Health officials identified a second probable case of monkeypox in Philadelphia and Pennsylvania.
"The Philadelphia Department of Public Health was informed yesterday morning of a Philadelphia resident who has tested positive for the orthopoxvirus," a spokesperson wrote Wednesday. "Pending CDC confirmation, this is being considered a probable case of monkeypox based on preliminary testing at the Philadelphia Department of Health’s Bureau of Laboratories."
The CDC also listed two total cases of monkeypox in Pennsylvania as of Tuesday.
"Please note that the CDC has not yet confirmed the case as monkeypox," the health department spokesperson wrote. "So far, it is still classified as probable."
Get Philly local news, weather forecasts, sports and entertainment stories to your inbox. Sign up for NBC Philadelphia newsletters.
Nationally, 72 cases have been reported in 17 states and Washington, DC, as of Tuesday, according to the Centers for Disease Control.
"This individual, although a Philadelphia resident, was seen at a clinic outside the city," the health department spokesperson said Wednesday. "Therefore, its report and testing are being coordinated by the Pennsylvania Department of Health. So far, there is no known connection between this case and the earlier known case of monkeypox in Philadelphia. And, to protect the resident’s privacy, no information will be given that would aid in their identification."
Initial symptoms of monkeypox include:
- Muscle aches
- Swollen lymph nodes
Within one to three days of developing a fever, an infected person then "develops a rash, often beginning on the face then spreading to other parts of the body." The infection usually lasts two to four weeks.
"In humans, the symptoms of monkeypox are similar to but milder than the symptoms of smallpox. Monkeypox begins with fever, headache, muscle aches, and exhaustion," the CDC says on its website. "The main difference between symptoms of smallpox and monkeypox is that monkeypox causes lymph nodes to swell (lymphadenopathy) while smallpox does not."
The disease has been spreading across the globe in an unusual pattern, according to the CDC, which has led the agency to begin a heightened monitoring of its spread.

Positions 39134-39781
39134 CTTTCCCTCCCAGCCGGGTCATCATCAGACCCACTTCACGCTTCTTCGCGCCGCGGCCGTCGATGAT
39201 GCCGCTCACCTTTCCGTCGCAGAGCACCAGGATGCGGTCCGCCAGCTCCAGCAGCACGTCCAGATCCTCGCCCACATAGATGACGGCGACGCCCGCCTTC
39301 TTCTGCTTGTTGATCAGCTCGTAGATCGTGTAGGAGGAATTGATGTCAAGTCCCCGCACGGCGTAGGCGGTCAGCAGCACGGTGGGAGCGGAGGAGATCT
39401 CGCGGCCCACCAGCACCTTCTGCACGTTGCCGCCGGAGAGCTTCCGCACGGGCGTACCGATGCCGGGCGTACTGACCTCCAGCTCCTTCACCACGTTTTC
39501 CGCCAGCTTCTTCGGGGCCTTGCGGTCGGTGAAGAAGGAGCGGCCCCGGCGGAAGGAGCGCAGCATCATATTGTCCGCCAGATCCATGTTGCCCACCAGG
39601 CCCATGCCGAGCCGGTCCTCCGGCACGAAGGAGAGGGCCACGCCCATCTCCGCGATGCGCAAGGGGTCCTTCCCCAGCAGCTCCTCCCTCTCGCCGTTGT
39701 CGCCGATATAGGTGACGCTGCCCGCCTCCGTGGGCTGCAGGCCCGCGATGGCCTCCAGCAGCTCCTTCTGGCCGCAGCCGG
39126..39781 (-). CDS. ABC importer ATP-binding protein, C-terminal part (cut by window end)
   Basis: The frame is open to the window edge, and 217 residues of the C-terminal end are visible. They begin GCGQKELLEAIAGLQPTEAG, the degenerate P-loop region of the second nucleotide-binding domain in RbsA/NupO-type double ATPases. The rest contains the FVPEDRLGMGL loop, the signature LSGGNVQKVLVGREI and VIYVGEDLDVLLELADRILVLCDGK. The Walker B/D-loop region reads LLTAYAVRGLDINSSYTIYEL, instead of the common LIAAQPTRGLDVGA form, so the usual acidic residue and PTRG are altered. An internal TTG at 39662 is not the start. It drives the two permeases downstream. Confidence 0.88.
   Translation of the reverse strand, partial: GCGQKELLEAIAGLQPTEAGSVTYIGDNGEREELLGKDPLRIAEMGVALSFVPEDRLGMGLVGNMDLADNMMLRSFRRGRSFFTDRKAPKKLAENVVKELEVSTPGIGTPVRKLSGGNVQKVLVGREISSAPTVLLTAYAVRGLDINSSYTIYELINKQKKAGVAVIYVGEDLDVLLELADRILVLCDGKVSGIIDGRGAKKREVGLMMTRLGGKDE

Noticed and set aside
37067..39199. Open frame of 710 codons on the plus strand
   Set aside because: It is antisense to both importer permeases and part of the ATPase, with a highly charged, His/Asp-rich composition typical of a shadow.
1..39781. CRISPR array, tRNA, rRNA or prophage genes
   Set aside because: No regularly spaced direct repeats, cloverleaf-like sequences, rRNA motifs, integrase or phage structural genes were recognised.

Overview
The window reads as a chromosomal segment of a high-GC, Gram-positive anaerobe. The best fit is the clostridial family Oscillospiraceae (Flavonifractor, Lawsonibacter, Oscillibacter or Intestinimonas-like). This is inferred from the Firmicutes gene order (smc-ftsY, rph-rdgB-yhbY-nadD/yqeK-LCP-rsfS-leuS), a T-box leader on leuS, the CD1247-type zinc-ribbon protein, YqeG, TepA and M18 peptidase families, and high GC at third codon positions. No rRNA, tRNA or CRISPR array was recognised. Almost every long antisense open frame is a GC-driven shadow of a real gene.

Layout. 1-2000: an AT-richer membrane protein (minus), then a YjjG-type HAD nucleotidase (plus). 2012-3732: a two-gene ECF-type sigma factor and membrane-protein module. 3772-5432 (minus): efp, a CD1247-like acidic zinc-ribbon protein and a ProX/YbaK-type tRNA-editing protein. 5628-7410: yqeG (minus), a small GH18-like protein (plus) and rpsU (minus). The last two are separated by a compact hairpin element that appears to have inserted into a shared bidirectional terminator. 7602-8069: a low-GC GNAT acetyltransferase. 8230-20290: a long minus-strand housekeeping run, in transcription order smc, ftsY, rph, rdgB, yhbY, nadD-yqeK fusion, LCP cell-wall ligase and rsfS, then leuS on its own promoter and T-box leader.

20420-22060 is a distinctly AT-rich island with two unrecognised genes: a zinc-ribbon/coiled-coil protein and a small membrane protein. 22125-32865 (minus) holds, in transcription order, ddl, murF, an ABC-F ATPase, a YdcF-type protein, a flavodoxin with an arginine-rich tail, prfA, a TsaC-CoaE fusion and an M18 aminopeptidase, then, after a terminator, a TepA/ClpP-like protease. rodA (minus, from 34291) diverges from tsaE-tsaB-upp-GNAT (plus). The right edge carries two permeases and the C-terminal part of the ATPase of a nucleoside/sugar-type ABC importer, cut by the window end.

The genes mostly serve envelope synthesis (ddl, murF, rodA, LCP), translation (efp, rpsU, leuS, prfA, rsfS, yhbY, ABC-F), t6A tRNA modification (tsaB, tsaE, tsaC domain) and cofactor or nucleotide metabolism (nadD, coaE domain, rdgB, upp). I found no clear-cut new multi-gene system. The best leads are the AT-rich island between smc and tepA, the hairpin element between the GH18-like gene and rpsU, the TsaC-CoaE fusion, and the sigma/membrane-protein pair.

"CDC is closely tracking cases of monkeypox that have been recently reported in several countries that don’t normally have monkeypox activity, including the United States," the federal agency says on its webpage dedicated to the disease.
In Africa, the disease "has been shown" to cause death in as many as one in 10 patients, the CDC says.
“The threat to Philadelphians from monkeypox is extremely low,” Philadelphia Health Department Acute Communicable Disease Program Manager Dana Perella said in a statement earlier this month. “Monkeypox is much less contagious than COVID-19 and is containable particularly when prompt care is sought for symptoms. Vaccine to prevent or lessen the severity of illness is available through the CDC for high-risk contacts of persons infected with monkeypox, as is antiviral treatment for patients with monkeypox. I believe that residents and visitors should feel safe to do all the fun things Philadelphia has to offer, with the proper precautions.”
The current global outbreak was first confirmed in a British citizen on May 6, the city said in its statement. Since then, cases have been confirmed in 29 other countries.
"The Health Department strongly recommends that anyone who is experiencing symptoms of an unexplained rash on their face, palms, arms, legs, genitals, or perianal region that may be accompanied by flu-like illness should contact their regular healthcare provider as soon as possible," the city said in its statement.